If your objective is to show off, or drain off some excess SOC, then it's no big deal because if the ICE kicks in you can always shut it off again.

I hope this helps. I repeat that the EV is more a techno-geek toy than an especially useful feature. I think it's super-cool. But I'm somewhat of a techno-geek.
 

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Yes, I am very much a techno-geek. I was wondering mostly because I make quite a few trips to the bank throughout the week, and it's less than 2 miles away of fairly level ground (slight up-hill heading there, slight down coming back. So far, I have been able to keep it in EV mode most of the way driving like a granny.) There are just no sidewalks, or safe shoulders. So I'd like to be able to take that drive on EV-only mode, without having to be so slow.
 

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If your SOC is full (8 bars) there's the off chance you'd make it on the downhill direction. Not on the uphill. And there's no way you'd make the round-trip. Since you'll have to let the ICE run, you might as well let it run from the start and let the car operate the way it's designed.

But since the SOC is never full, your actual range is a lot less. I live 1/2 mile from the grocery store. Sometimes I can make it in EV, and sometimes not. (I tried it just to see if I could.)

At a very rough approximation, I figure 1/4 mile per bar. When it hits 2 bars the ICE starts up. That's 1/2 mile if you start with 4 bars, or 1 mile if you start with 6 bars.

Here's something to keep in mind, though: If you creep silently through parking lots, people are going to think the car is really cool; but if you are always driving like a granny, people are going to think the car has no power.
 

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EV not engaging

Daniel said, "It will refuse to go into EV mode if the battery SOC is 3 bars or less, if you are moving too fast, if you are accelerating too hard, or if the engine is in its warm-up stage and has not yet reached operating temperature."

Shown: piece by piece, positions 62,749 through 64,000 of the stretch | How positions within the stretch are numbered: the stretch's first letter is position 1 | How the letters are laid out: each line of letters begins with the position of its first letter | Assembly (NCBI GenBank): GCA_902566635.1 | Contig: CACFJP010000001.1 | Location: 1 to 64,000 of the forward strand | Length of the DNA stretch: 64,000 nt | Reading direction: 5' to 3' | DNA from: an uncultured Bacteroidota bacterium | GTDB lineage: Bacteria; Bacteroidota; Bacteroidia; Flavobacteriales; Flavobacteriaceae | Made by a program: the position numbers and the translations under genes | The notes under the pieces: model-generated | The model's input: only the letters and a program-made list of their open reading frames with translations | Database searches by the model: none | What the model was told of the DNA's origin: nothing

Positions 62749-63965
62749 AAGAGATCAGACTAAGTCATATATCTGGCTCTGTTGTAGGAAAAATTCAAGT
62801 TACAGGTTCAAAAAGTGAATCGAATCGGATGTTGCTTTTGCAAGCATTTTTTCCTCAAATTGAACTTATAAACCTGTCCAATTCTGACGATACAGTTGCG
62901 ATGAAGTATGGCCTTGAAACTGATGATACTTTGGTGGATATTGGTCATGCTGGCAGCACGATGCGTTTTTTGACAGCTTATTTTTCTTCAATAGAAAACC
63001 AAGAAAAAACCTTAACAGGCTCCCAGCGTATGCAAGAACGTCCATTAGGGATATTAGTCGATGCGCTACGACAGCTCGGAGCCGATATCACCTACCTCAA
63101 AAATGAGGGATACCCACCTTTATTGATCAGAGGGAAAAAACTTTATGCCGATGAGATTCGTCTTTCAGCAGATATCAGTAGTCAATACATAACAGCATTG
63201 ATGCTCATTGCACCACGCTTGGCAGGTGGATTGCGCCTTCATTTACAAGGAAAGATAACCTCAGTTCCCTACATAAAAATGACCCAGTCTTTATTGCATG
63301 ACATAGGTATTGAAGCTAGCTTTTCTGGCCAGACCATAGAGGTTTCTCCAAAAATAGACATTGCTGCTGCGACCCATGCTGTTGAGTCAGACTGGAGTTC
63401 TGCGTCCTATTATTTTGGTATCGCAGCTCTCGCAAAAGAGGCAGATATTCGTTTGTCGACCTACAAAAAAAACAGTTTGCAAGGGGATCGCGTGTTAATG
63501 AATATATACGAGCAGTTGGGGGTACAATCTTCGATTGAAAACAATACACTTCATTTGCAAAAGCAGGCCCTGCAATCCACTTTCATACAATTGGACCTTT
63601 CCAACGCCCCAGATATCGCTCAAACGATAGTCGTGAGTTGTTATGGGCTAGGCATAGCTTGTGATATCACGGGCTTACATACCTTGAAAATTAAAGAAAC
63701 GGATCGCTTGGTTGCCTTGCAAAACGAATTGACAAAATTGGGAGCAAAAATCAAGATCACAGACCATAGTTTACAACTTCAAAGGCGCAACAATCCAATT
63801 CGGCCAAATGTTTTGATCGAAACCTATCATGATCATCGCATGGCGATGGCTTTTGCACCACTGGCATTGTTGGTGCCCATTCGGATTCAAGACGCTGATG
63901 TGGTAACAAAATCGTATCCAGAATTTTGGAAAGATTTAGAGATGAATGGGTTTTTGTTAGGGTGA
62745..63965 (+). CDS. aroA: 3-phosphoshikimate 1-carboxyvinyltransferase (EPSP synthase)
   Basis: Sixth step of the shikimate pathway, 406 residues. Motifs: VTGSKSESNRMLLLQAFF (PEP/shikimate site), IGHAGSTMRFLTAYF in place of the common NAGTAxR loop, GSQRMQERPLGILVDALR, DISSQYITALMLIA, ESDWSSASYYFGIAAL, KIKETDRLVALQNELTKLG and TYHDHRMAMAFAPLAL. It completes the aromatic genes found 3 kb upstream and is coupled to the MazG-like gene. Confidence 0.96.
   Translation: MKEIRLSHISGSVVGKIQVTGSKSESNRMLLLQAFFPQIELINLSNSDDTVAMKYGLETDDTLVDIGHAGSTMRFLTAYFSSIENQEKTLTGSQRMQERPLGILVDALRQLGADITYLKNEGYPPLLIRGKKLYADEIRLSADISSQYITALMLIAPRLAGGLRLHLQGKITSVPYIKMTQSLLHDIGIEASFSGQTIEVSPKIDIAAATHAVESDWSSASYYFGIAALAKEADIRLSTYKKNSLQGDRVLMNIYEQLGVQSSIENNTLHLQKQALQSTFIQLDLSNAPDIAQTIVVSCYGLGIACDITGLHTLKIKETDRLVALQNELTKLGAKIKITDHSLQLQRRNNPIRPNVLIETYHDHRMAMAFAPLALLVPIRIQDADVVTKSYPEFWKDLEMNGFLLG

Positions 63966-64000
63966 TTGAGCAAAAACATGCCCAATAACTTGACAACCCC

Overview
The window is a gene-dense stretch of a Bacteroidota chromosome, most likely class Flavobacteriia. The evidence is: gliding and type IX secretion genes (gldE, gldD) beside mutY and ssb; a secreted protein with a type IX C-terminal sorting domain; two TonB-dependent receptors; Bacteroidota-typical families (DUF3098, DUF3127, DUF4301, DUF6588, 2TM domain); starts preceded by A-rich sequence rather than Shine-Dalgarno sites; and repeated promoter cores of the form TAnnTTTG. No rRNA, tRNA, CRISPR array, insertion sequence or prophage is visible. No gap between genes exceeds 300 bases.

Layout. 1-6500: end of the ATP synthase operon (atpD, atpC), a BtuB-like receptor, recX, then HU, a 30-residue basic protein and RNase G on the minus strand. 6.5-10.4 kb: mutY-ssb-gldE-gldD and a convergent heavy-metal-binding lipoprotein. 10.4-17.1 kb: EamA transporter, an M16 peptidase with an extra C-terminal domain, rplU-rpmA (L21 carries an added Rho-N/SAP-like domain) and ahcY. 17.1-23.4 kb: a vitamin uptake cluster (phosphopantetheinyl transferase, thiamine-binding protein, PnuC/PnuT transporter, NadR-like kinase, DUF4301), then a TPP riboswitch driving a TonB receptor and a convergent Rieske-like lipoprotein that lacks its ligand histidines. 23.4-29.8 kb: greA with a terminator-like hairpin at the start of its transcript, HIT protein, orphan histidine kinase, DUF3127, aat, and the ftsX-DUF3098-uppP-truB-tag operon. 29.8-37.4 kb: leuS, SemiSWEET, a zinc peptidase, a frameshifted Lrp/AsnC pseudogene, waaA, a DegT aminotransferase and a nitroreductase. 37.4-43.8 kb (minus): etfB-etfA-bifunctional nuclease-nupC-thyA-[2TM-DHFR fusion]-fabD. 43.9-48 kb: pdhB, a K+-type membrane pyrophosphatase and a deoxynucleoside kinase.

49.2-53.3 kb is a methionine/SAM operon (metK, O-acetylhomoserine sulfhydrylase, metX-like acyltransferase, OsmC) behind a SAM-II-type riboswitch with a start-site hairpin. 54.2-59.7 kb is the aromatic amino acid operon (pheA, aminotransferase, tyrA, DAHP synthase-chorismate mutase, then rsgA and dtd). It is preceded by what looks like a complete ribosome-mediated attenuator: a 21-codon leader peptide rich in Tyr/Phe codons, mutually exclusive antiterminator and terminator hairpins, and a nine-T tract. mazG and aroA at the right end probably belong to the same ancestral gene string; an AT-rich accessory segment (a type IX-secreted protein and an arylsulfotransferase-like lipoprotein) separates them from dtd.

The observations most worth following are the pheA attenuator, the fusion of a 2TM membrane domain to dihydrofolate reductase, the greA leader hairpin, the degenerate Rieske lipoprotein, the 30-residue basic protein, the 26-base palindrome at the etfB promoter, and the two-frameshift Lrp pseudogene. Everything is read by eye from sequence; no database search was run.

A co-worker and I have oberserved instances where EV will not engage when it seems it should. After driving into work for 15-20 min., and with a charge of 7 bars, the EV flasher would not engage for him. I have seen similiar times where warm up should be in effect, but EV is disallowed.

Also, I should hear a triple beep if disallowed. Sometimes, I hear nothing when actuating the flasher, and no EV.

Any thoughts?
 

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EV mode...

I have had similar experiences with my EV mode on the headlite flasher. Seems like the engine is warm, battery is 6 bars and I'm going 20 MPH in work parking lot. My theory is the battery pack is too hot to use. Ambient temps on these days are above 90 F (94 F and 97 F to be specific). The days when it's cooler (below 90 F), EV mode happens quite easily. My 2 cents worth. I love the headlite mod to force EV mode! Just another 'gadget' but I have a gadget addiction. With the Prius, it's a rush! 8)
 

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PS

PS If the Energy screen is already showing, there will be no beeps to tell you you are in EV mode. If the Consumption screen is showing, then you will hear a confirmation beep (or 3 beeps if EV mode is not allowed), and it will switch the screen over to the Energy screen.
 

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I bought the EV switch from Coastal, but have not yet installed it. Does it trip the EV logo in the dash, as I have seen a pic of in here?
 

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Anyone around LA (SoCal) area willing/able to give some hands-on guidance in installing this switch?? I want to get it but is scared to death of doing some serious damage to my beautiful car! If someone can walk me through (beyond the directions from Coastal), I would be most grateful. I'd buy you lunch! :D